Danny Kaye (2)Compositions & Recordings
Kaye was born to Ukrainian Jewish immigrants on January 18, 1911 (though he would later say 1913). After dropping out of high school he worked for a radio station and later as a comedian in the Catskills. After his solo success in the Catskills, the young Kaye joined the dancing act of Dave Harvey and Kathleen Young in 1933. Throughout the late 1930s Kaye went out and performed on his own—often with material written by his wife, Sylvia Fine. In 1939 Kaye made his Broadway debut in “The Straw Hat Revue." Later that year his comic singing was featured in “Lady in the Dark,” in which he sang the names of 54 Russian composers in thirty-nine seconds in a song called “Tchaikovsky.” Throughout the early 1940s he performed night club acts, on Broadway, and to support the troops overseas during World War II. From 1945-46 Kaye starred in a radio program, "The Danny Kaye Show," on CBS. The cast included Eve Arden, Lionel Stander, and Big Band leader Harry James (2), and it was scripted by radio notable Goodman Ace and playwright-director Abe Burrows.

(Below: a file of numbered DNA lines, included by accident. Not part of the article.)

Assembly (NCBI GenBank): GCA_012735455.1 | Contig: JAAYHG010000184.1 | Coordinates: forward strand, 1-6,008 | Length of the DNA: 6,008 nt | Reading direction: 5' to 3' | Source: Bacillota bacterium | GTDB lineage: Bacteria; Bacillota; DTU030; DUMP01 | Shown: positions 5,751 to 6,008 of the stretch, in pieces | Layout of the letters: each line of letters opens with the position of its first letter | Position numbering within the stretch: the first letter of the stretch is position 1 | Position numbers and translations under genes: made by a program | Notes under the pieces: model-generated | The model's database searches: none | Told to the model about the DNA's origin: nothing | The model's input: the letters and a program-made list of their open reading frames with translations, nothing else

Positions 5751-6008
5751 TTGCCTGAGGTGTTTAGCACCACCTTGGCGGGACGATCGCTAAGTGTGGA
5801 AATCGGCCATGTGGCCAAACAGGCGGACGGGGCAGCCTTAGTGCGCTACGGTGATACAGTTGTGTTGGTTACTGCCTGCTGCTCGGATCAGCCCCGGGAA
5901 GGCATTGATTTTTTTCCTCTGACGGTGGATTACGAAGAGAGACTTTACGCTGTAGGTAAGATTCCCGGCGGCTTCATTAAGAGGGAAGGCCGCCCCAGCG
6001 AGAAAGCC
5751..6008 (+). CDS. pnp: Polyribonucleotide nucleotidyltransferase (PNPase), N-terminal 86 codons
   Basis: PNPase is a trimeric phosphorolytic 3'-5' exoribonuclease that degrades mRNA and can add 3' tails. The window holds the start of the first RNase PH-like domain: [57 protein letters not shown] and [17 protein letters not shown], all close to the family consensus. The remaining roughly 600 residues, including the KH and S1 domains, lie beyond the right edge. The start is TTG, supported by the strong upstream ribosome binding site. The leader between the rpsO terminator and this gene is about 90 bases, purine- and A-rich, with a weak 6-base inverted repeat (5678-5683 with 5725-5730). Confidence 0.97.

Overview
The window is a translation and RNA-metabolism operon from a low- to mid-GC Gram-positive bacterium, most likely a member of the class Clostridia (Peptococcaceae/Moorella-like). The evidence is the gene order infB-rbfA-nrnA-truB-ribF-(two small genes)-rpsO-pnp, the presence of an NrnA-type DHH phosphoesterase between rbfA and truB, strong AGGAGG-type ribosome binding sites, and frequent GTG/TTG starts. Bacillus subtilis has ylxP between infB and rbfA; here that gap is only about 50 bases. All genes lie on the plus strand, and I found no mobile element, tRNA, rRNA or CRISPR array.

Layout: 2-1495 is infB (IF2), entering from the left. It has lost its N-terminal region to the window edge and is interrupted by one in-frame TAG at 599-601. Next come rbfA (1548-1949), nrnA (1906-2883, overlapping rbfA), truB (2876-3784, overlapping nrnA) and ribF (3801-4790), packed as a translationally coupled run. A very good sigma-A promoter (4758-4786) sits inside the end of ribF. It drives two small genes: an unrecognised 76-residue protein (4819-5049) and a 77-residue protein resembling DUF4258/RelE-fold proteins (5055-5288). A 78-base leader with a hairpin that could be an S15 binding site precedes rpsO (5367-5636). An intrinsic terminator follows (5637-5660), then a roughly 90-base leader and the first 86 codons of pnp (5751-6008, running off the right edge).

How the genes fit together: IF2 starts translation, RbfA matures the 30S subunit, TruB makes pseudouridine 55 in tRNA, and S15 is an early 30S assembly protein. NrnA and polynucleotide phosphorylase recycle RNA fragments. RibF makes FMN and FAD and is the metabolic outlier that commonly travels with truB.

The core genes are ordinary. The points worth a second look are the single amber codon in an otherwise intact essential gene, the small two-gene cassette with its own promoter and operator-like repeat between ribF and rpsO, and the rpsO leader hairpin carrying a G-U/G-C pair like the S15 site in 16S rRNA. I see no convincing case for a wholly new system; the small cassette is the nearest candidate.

Though Kaye made his film debut in 1935, it wasn’t until almost ten years later that his film career hit its stride. His feature film debut was in the 1944 comedy "Up in Arms." Throughout his career he starred in seventeen movies, including "The Kid from Broadway" (1946), "The Secret Life of Walter Mitty" (1947), "The Inspector General" (1949), "Hans Christian Andersen" (1952), and "The Court Jester" (1956). In 1954 Kaye began his long-standing association with the United Nation’s Children’s Fund (UNICEF), and that same year won a special Academy Award for his humanitarian work. Throughout the late 1950's and early 1960's Kaye continued to work in the movies and in 1963 had his own television show. The Danny Kaye Show ran for four years and was a hit, winning an Emmy in its first season. Though Kaye's work slowed in the 1970's and 1980's, he continued to give charity performances and made select appearances for television and film.